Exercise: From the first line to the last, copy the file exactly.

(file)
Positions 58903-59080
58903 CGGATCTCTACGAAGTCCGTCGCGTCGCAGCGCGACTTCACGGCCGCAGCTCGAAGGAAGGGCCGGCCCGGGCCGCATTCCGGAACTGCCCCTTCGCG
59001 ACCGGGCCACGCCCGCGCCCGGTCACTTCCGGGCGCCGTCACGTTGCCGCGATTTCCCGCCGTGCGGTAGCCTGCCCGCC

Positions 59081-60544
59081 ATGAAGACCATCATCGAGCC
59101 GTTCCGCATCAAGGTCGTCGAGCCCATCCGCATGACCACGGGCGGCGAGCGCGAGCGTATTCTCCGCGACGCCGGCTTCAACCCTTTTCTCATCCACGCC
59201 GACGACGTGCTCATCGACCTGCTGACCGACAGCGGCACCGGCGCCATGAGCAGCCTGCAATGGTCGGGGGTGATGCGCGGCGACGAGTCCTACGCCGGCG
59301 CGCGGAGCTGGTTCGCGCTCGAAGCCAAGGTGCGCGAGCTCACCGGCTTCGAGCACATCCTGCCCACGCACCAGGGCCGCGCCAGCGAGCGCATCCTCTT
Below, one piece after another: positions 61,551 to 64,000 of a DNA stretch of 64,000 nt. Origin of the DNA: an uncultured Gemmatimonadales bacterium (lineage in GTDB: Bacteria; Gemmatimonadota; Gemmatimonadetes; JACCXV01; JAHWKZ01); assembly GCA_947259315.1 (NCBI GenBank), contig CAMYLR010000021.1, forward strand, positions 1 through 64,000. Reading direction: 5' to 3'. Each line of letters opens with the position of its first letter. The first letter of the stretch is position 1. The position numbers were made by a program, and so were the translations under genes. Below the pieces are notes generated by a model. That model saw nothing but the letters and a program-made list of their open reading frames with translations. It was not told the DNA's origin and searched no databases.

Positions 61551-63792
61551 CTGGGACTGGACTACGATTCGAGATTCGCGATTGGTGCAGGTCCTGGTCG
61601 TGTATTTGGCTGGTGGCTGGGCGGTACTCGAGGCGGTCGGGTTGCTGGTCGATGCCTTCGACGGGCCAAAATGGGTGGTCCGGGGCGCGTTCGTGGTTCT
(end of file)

Positions 58903-59080
58903 CGGATCTCTACGAAGTCCGTCGCGTCGCAGCGCGACTTCACGGCCGCAGCTCGAAGGAAGGGCCGGCCCGGGCCGCATTCCGGAACTGCCCCTTCGCG
59001 ACCGGGCCACGCCCGCGCCCGGTCACTTCCGGGCGCCGTCACGTTGCCGCGATTTCCCGCCGTGCGGTAGCCTGCCCGCC

Positions 59081-60544
59081 ATGAAGACCATCATCGAGCC
59101 GTTCCGCATCAAGGTCGTCGAGCCCATCCGCATGACCACGGGCGGCGAGCGCGAGCGTATTCTCCGCGACGCCGGCTTCAACCCTTTTCTCATCCACGCC
59201 GACGACGTGCTCATCGACCTGCTGACCGACAGCGGCACCGGCGCCATGAGCAGCCTGCAATGGTCGGGGGTGATGCGCGGCGACGAGTCCTACGCCGGCG
59301 CGCGGAGCTGGTTCGCGCTCGAAGCCAAGGTGCGCGAGCTCACCGGCTTCGAGCACATCCTGCCCACGCACCAGGGCCGCGCCAGCGAGCGCATCCTCTT
Below, one piece after another: positions 61,551 to 64,000 of a DNA stretch of 64,000 nt. Origin of the DNA: an uncultured Gemmatimonadales bacterium (lineage in GTDB: Bacteria; Gemmatimonadota; Gemmatimonadetes; JACCXV01; JAHWKZ01); assembly GCA_947259315.1 (NCBI GenBank), contig CAMYLR010000021.1, forward strand, positions 1 through 64,000. Reading direction: 5' to 3'. Each line of letters opens with the position of its first letter. The first letter of the stretch is position 1. The position numbers were made by a program, and so were the translations under genes. Below the pieces are notes generated by a model. That model saw nothing but the letters and a program-made list of their open reading frames with translations. It was not told the DNA's origin and searched no databases.

Positions 61551-63792
61551 CTGGGACTGGACTACGATTCGAGATTCGCGATTGGTGCAGGTCCTGGTCG
61601 TGTATTTGGCTGGTGGCTGGGCGGTACTCGAGGCGGTCGGGTTGCTGGTCGATGCCTTCGACGGGCCAAAATGGGTGGTCCGGGGCGCGTTCGTGGTTCT